Prepared by Professor Alan Whiteside, OBE, Chair of Global Health Policy, BSIA, Waterloo, Canada & Professor Emeritus, University of KwaZulu-Natal – www.alan-whiteside.com
There had been no rain in Norwich for six weeks and the garden was looking decidedly wilted. Finally, on Sunday night, the heavens opened, and to the accompaniment of thunder and lightning, sheets of rain fell. The lawn had been brown and within 24 hours was transformed into a green swath. The rain butts filled within a few days as showers continued to march across East Anglia. It was a reminder that nature is beyond our control, and Covid-19 is a reminder that it can turn on us. Zoonotic events like the one that gave us SARS-Cov-2 are becoming more frequent. We must both prevent them through better stewardship, and be prepared for them. The Wall Street Journal has an interesting analysis: ‘A deadly coronavirus was inevitable. Why was no one ready?’ the subheading: ‘Scientists warned of a pandemic for decades, yet when Covid-19 arrived, the world had few resources and little understanding’. The authors conclude withdrawal of support to the Atlanta based Centers for Disease Control meant early warnings mechanisms were lost.1
In general, the epidemic is beginning to become more predictable and there are a growing number of countries where daily cases have peaked and are now falling. This includes South Africa, the subject of this week’s guest contribution, where the number of new cases peaked towards the end of July. Across much of Europe the daily number of new cases was declining but some countries, notably Spain, France and the Netherlands have, over the past week, reported increases. Boris Johnson’s government has imposed quarantines on people arriving from certain countries, the footnote sets out the complex governance in the UK.2 Wales, Scotland and Northern Ireland have different rules and regulations regarding gathering and could, but don’t yet, have different quarantines.
In this blog I wanted to make some predictions about the future. It is time to think about where we are going and how long this may take. I am aware that this is inadvisable, after all Sir Arthur Conan Doyle’s Sherlock Holmes said: “It is a capital mistake to theorize before one has data. Insensibly one begins to twist facts to suit theories, instead of theories to suit facts”.3 In addition, I am aware that this week’s offering is becoming too long, so I will hold that over for a week.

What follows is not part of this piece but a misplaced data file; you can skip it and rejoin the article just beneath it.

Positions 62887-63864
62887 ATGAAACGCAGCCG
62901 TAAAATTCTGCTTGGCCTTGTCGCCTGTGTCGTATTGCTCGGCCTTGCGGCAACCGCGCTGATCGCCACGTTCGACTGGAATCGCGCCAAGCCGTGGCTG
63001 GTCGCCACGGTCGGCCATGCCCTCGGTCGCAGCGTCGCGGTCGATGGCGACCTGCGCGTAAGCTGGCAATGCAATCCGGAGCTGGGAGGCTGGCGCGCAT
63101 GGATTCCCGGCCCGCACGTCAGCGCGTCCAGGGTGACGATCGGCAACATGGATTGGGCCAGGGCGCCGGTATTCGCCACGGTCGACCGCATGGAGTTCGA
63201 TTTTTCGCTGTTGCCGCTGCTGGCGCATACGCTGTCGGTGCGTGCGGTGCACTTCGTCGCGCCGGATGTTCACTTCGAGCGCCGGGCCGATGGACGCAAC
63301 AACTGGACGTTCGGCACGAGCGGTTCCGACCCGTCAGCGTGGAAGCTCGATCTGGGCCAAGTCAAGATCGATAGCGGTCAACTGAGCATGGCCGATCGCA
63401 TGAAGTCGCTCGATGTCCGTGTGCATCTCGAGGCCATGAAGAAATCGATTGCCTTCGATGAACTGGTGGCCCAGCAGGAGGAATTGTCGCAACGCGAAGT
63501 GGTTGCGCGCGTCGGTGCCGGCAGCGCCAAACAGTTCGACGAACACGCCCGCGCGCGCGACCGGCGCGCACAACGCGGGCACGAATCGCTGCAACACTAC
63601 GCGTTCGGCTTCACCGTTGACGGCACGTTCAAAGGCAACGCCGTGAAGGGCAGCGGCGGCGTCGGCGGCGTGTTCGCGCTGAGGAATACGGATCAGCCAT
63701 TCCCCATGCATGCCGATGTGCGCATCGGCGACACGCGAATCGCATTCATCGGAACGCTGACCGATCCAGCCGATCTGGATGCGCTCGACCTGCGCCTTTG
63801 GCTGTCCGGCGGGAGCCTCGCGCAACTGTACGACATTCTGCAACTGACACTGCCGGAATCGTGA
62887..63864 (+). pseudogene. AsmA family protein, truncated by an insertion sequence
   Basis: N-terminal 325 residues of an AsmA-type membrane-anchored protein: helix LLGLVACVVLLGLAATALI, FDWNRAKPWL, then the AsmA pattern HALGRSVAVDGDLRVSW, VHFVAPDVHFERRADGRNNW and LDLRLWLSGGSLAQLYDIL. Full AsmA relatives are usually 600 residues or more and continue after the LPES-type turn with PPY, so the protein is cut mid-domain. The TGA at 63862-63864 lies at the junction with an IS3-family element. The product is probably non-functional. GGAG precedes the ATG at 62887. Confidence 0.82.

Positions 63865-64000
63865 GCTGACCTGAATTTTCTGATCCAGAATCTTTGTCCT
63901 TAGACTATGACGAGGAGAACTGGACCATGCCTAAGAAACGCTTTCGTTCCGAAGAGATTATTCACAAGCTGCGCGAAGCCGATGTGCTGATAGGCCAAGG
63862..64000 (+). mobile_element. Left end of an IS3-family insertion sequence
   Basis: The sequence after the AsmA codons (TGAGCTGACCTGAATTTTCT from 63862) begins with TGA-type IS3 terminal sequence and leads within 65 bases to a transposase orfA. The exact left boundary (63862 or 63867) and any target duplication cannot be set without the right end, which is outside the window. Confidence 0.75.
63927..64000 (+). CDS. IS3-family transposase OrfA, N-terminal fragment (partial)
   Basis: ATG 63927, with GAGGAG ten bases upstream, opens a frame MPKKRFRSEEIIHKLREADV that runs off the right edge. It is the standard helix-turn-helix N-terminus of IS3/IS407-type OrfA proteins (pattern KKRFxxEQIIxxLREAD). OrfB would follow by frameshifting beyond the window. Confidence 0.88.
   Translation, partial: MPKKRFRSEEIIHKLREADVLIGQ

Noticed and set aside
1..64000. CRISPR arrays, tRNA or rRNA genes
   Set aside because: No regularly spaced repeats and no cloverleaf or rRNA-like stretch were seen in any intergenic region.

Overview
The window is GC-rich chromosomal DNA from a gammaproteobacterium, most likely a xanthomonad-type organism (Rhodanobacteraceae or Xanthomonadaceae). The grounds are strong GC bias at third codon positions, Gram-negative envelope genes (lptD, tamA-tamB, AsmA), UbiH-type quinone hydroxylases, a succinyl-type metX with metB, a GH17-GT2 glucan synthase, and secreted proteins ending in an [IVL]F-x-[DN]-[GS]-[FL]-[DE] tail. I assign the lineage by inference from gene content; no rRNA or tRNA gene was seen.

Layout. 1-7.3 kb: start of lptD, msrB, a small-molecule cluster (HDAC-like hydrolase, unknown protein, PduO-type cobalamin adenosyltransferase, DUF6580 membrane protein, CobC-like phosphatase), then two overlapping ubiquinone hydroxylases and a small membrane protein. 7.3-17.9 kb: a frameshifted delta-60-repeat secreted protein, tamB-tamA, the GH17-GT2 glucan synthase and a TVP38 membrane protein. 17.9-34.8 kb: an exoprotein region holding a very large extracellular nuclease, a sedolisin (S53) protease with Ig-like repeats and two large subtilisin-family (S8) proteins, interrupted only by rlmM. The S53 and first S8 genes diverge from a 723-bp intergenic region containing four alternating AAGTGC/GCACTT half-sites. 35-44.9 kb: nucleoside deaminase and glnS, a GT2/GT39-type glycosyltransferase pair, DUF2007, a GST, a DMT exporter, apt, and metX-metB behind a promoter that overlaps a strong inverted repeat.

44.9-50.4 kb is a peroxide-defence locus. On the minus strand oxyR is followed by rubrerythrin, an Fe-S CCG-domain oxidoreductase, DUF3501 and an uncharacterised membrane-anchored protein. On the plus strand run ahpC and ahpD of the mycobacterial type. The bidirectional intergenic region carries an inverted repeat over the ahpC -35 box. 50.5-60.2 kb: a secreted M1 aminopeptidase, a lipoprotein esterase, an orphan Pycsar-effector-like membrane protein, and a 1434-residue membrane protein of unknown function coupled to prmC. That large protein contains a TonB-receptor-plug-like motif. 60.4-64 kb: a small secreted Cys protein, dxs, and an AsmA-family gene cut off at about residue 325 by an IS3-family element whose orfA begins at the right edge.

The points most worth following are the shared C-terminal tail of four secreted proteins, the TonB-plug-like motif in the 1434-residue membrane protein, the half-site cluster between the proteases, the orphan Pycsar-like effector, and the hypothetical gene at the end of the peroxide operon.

There are 22,145,634 Covid-19 cases globally. The peak so far, in new daily cases, was on 14th August when there were 304,449 new cases. The number of reported deaths was at its highest level yet on the same day at 10,145. On 18th August there were 255,818 cases and 6,874 deaths. The next month may show the global epidemic has peaked. The USA accounts for a quarter of cases, at just under 5.5 million. Brazil is second, India third, Russia fourth and South Africa fifth. Peru, Mexico, Columbia, Chile, Spain and Iran, with the UK is in 12th place. Table 1 shows the top countries by total number of cases. The rankings are static, but numbers climb. The data is taken each week from this website, there is some small variation in the data between what is read off the website each week and the graphs. This is not significant.
|Date||Global cases||Brazil||Chile∞||India∞||Mexico∞||Peru∞||Russia||South Africa||UK||USA|
* estimate ∞ these countries were added and so the early data has not been extracted. β Data for the UK from Worldometer
When I first produced a table, on 8th April, it was to make sense of the data. China had 80,000 cases on 4th March, on 29th July there were just 86,990 cases and the curve is flat, so I exclude it, although I still wonder about the quality of data. It is hard to compare absolute numbers when populations are so different. To make useful assessments we need to look at rates (Table 2). Belgium has the highest rate 865 deaths per million. The UK is second. The US leads the number of cases per million.
|Belgium||France||Italy||Russia||South Korea||South Africa||Spain||UK||USA|
|Deaths (19 May)||421.07||529.64||18.84||5.13||5.26||593.04*||523.33||275.8|
|Total cases (20 May)||2,189||3,736||1,991||216||277||4,953||3,629||4,557|
|Deaths (3 June)||429.83||533.93||33.56||5.27||13.35||580.58||587.24||320.93|
|Total cases (2 or 3 June)||2,320||3,856||2,905||225||579||5,125||4,070||5,472|
|Deaths (17 June)||438.73||568.76||49.01||5.38||27.14||580.78||627.71||354.46|
|Total cases (16 or 17 June)||2,410||3,924||3,681||237||1,239||5,221||4,372||6,386|
|Deaths (1 July)||444||574||63||5||43||606||655||385|
|Total cases (30 June or 1 July)||2,516||3,976||4,393||249||2,432||°||4,595||7,826|
|Deaths (8 July)||444||575||64||5||46||606||657||388|